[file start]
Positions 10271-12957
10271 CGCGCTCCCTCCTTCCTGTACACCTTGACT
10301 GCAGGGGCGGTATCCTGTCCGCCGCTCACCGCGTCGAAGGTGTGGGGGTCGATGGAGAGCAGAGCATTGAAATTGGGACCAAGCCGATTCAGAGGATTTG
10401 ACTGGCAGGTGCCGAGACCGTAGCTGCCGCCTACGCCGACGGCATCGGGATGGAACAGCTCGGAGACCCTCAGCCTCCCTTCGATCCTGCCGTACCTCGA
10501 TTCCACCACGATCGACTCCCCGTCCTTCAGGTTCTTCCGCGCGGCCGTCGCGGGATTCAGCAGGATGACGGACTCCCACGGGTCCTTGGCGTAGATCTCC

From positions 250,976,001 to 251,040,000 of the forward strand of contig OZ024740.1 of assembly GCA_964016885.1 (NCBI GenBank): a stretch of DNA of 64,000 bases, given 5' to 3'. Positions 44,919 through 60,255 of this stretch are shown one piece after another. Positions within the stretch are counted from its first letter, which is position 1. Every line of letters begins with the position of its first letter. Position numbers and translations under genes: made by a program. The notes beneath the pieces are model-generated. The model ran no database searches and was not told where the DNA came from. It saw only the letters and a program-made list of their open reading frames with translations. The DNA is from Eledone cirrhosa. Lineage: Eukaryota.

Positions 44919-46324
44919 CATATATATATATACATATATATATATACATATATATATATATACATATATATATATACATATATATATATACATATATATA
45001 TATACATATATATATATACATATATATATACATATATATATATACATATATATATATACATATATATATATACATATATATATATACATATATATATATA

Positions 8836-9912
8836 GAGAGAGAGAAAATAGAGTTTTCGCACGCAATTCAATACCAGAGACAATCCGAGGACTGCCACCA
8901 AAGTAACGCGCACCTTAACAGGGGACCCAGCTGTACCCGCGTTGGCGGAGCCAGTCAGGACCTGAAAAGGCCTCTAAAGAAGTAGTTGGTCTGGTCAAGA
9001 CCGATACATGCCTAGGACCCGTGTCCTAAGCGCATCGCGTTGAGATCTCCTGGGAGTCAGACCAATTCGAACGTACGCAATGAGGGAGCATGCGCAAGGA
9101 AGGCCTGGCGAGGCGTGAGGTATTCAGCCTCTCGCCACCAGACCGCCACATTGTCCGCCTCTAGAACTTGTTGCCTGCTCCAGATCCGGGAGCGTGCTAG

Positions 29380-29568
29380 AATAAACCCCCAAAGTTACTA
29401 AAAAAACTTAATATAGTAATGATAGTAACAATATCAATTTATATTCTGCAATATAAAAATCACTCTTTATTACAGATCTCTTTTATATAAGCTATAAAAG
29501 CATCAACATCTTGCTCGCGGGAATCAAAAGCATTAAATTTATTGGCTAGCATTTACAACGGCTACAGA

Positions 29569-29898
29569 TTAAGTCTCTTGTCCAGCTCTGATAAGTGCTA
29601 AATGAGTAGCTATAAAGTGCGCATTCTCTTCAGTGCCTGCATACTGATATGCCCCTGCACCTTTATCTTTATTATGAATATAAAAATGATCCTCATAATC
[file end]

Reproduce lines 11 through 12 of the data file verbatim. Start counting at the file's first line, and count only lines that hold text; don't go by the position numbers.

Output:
8836 GAGAGAGAGAAAATAGAGTTTTCGCACGCAATTCAATACCAGAGACAATCCGAGGACTGCCACCA
8901 AAGTAACGCGCACCTTAACAGGGGACCCAGCTGTACCCGCGTTGGCGGAGCCAGTCAGGACCTGAAAAGGCCTCTAAAGAAGTAGTTGGTCTGGTCAAGA